PORT CHESTER, N.Y. (CBSNewYork) — As COVID-19 cases climb across New York City, parts of the suburbs are facing even stricter measures.

Port Chester, for example, has more than 250 active cases of coronavirus — the most since the start of the pandemic, CBS2’s Nick Caloway reported Monday.

“These are dangerous times that we’re in,” Gov. Andrew Cuomo said in a warning of what’s to come this holiday season.

New restrictions are on the way as Upper Manhattan has been designated a yellow zone. The southern half of Staten Island is now an orange zone.

Cuomo said the hospitalizations are going up so fast on Staten Island, there’s a bed shortage.

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“And the hospitals have contacted us and they say they need emergency beds on Staten Island. And we’re going to open an emergency, COVID patient facility at South Beach on Staten Island,” the governor said.

Other areas are on the brink of going even further in the wrong direction.


Gov. Cuomo said Yonkers, Port Chester, Ossining, New Rochelle, Tarrytown, and Peekskill are on track for moving into orange and red zones.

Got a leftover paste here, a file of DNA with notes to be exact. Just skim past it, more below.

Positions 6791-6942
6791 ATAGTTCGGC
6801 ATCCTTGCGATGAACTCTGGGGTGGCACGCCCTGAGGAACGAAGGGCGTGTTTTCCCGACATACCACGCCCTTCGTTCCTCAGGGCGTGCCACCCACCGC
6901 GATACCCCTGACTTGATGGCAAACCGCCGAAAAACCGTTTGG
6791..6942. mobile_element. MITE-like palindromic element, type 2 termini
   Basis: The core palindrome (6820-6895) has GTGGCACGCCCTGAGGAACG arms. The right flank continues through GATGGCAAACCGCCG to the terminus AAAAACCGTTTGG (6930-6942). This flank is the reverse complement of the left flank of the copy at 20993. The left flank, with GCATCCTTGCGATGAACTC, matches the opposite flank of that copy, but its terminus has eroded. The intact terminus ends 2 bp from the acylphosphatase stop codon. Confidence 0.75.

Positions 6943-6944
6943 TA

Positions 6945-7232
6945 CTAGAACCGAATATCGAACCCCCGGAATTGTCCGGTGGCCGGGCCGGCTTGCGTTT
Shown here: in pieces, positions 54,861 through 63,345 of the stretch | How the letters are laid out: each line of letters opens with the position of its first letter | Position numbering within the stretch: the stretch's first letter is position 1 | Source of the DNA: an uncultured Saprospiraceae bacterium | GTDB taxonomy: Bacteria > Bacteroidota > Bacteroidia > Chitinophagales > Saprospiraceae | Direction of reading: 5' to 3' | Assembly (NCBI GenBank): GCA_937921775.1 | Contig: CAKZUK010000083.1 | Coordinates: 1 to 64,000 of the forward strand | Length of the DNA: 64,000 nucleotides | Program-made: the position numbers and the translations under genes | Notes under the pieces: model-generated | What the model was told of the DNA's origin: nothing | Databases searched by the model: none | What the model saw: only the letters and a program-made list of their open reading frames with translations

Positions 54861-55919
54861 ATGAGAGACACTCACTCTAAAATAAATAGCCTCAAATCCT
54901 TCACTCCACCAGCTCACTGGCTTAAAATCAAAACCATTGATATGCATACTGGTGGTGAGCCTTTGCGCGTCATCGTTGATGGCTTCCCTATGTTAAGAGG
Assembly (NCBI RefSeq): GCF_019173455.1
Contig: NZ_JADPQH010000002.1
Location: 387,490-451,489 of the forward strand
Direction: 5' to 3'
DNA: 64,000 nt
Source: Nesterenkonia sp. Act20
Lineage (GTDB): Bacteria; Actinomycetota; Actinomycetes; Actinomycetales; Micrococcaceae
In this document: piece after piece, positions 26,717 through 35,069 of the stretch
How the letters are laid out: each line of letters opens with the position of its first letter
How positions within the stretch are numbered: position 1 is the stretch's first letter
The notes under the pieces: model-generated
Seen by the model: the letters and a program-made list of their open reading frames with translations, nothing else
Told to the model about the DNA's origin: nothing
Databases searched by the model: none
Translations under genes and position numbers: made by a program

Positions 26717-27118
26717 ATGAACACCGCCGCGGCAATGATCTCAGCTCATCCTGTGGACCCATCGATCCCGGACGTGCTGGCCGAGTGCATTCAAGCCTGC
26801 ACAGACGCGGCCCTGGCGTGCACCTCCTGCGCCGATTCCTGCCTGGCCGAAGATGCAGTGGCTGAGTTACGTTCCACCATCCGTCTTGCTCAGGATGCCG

Port Chester has been an orange zone for nearly two weeks. Mayor Richard Falanka said a red zone designation would ravage the economy.

“Well, that’s a complete shutdown like we were back in the spring. That would be devastating to our community,” Falanka said.

The orange zone designation means hair salons, barber shops, nail salons and gyms must close, schools go fully remote and indoor dining is outlawed.

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“It’s dire, right? Hopefully we can make it through the winter. That’s what we’re focusing on right now,” said Carlos Santos, who owns the Aqui Es Santa Fe restaurant.

The Colombian restaurant is back to takeout only, which is a big blow to the small, family business that’s been operating in Port Chester for more than 13 years.

“Unfortunately, we had to let the last people that we kept, we had to cut their hours and, it’s difficult. Everybody’s having a hard time,” Santos said.

Mayor Falanka said government can only do so much to control the outbreak and it’s time for residents to take personal responsibility and wear a mask.